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Top Ten New Requirements Food Industry Professionals Need to Know About the FDA Food Safety Modernization Act

The FDA Food Safety Modernization Act was enacted by the U.S. Congress and signed into law by President Obama on January 4, 2011. The law creates the most significant changes to the U.S. food production and distribution system in more than seventy years. It imposes broad new requirements on manufacturers, processors, packers and distributors of food, and grants U.S. FDA sweeping new enforcement powers. To assist food industry professionals, Registrar Corp has analyzed the new law and provides the following information that all food industry professionals should know about the new law:

1. Most of the provisions of the new law require U.S. FDA to issue regulations providing the details. The specific requirements will depend on these regulations to be issued over the next two years. Registrar Corp will provide updates as these regulations are issued.

2. Commencing in 2012, each food facility must renew its U.S. FDA registration biennially (every two years). Renewal registrations will be required during the 4th quarter of every even-numbered year (i.e., 2012, 2014, 2016, etc.). Facilities located outside the United States continue to be required to designate a U.S. Agent for U.S. FDA communications, as established by the U.S. Bioterrorism Act of 2002.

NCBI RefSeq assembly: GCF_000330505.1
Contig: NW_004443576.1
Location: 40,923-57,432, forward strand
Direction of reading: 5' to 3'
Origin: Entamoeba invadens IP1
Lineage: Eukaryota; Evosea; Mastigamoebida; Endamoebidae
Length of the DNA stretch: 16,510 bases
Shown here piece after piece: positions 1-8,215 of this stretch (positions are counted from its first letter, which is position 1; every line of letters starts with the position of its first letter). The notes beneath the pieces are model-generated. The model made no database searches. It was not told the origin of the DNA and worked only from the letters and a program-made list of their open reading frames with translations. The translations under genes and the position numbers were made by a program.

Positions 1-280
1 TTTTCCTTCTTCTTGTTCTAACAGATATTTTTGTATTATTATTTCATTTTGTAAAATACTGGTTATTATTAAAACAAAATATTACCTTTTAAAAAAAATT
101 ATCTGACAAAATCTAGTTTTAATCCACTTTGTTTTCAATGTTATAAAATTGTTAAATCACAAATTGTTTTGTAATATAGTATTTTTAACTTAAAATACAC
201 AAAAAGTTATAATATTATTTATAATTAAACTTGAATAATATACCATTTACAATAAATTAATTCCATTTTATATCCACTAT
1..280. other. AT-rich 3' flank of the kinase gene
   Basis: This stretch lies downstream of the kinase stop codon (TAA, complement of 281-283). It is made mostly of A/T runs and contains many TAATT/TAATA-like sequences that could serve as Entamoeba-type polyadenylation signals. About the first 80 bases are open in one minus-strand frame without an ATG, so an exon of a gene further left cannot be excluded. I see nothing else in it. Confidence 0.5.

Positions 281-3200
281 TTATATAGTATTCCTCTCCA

3. As part of each company’s food facility registration, the company will be required to agree to permit inspection by U.S. FDA. The law does not require U.S. FDA to inspect all facilities, but it increases the number of inspections and requires all firms to agree to an inspection upon U.S. FDA request. A company may be required to pay for any required re-inspection. This part of the law will become effective no later than July 4, 2011.

4. The law grants power to U.S. FDA to suspend a company’s food facility registration if U.S. FDA believes that food manufactured, processed, packed, received, or held by the facility has a reasonable probability of causing serious adverse health consequences or death to humans or animals. This part of the law will become effective no later than July 4, 2011. The law also grants U.S. FDA the power to order, rather than merely request, the recall of tainted food.

5. The law imposes new requirements on persons designated in food facility registrations as U.S. Agents for food facilities located outside the U.S. FDA may bill the U.S. Agent for the cost of any re-inspection conducted of the facility.

6. The law directs U.S. FDA to hire a significant number of new field staff to carry out its purposes, between now and 2014. An additional 150 employees will be hired immediately, dedicated to detecting and tracking food threats, as well as “smuggled food.” The law defines “smuggled food” as “any food that a person introduces into the United States through fraudulent means or with the intent to defraud or mislead.”